The Dao of parody is exceptionally well trodden by this author, truly they must face great tribulation for their AUDACITY.
In all seriousness, hilarious parody of the xianxia genre, with a main character bordering between wise and insane.
It might also be a parody of otome game "reincarnated as the villainess" novels, with it's setting of a classical magical western fantasy world, a prince to court, and a magical academy for drama. Though the MC is wholly unaware of any of this, being from a cultivation world and knowing nothing of the world she's in
A Fun Romp
Expertly delivers upon the premise: a very cracky take on a genre mashup.
My advice to new readers is: don't skim the prose! The descriptions are where all the best jokes lie. Daphne's absurd take on the world is delightful.
To really push this story towards the heavens, I think we need to see Daphne a little more grounded by the supporting characters (So I'm excited that we're due for the academy arc already).
There's a subtle art to crack stories. Strong, consistent characterisation is really what turns a good crack story great: every character should be real enough people that they are taking their world seriously, especially when what's actually happening is insane.
With more words and more chapters, I've come to view this as more than simply a copypasta that grew too big in the telling, but rather as an actual story. A story that doesn't necessarily necesitate having delved into the depths of both genres to enjoy, though having done so greatly enhances the experiance. It's a parody with heart.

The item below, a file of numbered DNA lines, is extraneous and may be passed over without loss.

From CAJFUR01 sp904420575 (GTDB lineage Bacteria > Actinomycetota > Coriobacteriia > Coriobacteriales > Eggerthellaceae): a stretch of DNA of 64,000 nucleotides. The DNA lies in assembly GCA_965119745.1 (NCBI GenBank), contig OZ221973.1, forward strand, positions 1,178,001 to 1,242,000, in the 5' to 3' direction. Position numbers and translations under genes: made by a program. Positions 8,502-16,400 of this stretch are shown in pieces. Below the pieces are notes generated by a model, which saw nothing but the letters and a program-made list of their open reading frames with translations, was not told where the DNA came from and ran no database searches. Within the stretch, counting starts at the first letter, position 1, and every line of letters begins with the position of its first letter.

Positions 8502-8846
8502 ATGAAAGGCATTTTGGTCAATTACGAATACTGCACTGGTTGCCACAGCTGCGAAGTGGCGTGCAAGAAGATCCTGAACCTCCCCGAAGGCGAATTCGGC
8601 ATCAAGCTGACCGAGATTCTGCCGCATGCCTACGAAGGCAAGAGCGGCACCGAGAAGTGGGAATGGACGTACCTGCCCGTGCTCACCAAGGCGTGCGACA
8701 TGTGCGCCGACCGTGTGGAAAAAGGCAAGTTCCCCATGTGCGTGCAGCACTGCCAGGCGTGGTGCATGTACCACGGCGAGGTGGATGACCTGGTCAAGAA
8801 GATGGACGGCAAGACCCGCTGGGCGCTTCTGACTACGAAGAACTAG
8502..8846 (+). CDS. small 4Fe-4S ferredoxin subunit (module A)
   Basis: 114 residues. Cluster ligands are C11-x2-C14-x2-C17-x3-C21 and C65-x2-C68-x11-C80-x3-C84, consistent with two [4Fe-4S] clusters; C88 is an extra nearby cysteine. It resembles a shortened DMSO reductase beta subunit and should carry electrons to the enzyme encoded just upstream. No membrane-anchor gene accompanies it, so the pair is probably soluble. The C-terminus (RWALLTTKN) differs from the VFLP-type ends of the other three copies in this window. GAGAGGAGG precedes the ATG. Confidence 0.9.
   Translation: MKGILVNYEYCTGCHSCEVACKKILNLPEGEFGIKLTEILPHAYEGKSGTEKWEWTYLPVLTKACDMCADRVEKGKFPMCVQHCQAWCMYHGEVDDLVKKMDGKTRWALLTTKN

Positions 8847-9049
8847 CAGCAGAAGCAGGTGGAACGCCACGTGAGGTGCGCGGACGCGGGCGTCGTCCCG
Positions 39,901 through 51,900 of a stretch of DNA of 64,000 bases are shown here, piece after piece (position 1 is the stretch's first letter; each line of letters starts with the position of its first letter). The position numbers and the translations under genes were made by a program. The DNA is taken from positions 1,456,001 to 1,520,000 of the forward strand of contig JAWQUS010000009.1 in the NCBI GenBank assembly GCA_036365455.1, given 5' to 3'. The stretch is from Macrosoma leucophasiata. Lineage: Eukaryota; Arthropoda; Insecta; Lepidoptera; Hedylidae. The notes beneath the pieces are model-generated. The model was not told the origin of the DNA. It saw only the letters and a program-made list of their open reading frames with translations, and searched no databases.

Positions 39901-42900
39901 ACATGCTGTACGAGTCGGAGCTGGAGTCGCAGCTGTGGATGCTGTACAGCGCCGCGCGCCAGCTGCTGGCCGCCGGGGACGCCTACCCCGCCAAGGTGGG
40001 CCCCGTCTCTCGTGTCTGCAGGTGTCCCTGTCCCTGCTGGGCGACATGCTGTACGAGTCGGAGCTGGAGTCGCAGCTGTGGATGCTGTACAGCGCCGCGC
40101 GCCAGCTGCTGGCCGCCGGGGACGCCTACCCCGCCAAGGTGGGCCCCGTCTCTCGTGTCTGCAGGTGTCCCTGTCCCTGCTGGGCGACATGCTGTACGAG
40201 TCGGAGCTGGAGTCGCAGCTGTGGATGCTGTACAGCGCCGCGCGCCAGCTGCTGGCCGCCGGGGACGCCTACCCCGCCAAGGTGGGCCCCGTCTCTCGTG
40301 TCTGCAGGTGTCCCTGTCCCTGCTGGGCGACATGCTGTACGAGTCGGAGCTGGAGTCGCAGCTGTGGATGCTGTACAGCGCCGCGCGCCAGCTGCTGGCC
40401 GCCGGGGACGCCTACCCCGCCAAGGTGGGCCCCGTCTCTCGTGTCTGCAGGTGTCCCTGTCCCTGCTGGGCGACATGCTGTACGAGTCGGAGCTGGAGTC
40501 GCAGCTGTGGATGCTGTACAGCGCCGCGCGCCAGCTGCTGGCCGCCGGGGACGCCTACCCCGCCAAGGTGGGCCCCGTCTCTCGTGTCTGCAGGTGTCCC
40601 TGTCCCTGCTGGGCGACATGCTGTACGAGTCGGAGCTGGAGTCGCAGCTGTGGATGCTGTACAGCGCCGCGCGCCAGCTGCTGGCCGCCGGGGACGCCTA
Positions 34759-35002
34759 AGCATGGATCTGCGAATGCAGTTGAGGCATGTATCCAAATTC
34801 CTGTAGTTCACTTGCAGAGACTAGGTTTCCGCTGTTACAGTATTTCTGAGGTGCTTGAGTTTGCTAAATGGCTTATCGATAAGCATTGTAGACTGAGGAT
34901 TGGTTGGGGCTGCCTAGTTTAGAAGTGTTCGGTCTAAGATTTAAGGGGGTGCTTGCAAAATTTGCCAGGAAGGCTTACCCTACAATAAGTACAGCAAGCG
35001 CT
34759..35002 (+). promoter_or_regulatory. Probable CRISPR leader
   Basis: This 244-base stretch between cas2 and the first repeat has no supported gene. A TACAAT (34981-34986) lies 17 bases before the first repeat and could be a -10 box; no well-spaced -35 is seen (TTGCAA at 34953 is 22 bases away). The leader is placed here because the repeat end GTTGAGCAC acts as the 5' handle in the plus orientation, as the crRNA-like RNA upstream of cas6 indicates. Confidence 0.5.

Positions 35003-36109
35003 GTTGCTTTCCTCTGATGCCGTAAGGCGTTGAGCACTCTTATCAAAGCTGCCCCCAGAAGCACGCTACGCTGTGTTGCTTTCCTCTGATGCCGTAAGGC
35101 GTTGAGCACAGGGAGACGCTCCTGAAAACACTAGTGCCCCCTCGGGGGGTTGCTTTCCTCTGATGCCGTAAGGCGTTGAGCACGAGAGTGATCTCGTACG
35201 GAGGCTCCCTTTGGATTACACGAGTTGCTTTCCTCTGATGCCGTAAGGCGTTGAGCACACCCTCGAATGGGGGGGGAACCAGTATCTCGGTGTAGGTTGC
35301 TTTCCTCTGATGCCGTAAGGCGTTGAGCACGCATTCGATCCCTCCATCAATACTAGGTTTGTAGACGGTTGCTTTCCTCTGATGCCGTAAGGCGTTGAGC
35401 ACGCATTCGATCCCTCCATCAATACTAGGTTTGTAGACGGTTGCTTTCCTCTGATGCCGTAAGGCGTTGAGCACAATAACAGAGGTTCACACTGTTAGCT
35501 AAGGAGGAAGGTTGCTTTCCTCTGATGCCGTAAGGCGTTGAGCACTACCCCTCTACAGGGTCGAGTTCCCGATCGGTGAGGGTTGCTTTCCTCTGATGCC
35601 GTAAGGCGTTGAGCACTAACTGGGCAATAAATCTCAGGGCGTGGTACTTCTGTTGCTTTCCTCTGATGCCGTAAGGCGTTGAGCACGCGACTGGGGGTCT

The style is compentent and workmenlike with a few flourishes that elevate it. Less is more as they say.
The story plays its concept fairly straight. A cultivator thrown into another setting without Qi is likely to look like some alien creature. I'm curious just how far this premise can be taken without becoming complete unbelievable.
There is only one character, her name is Daphne and she is a treat for your typical jade beauty.
The grammar is tight and there are very few mistakes. None of which I noticed during my first read through.
I've gone from ironically giving it five stars to unironically doing so when suggesting it to others who are fans of both genres. This isn't just a story for Mac Donalds cultivators. I'm sad that I gave it that moniker on my first go around.
The first, sometimes the only, question that needs to be asked with a story like this is whether or not it's funny.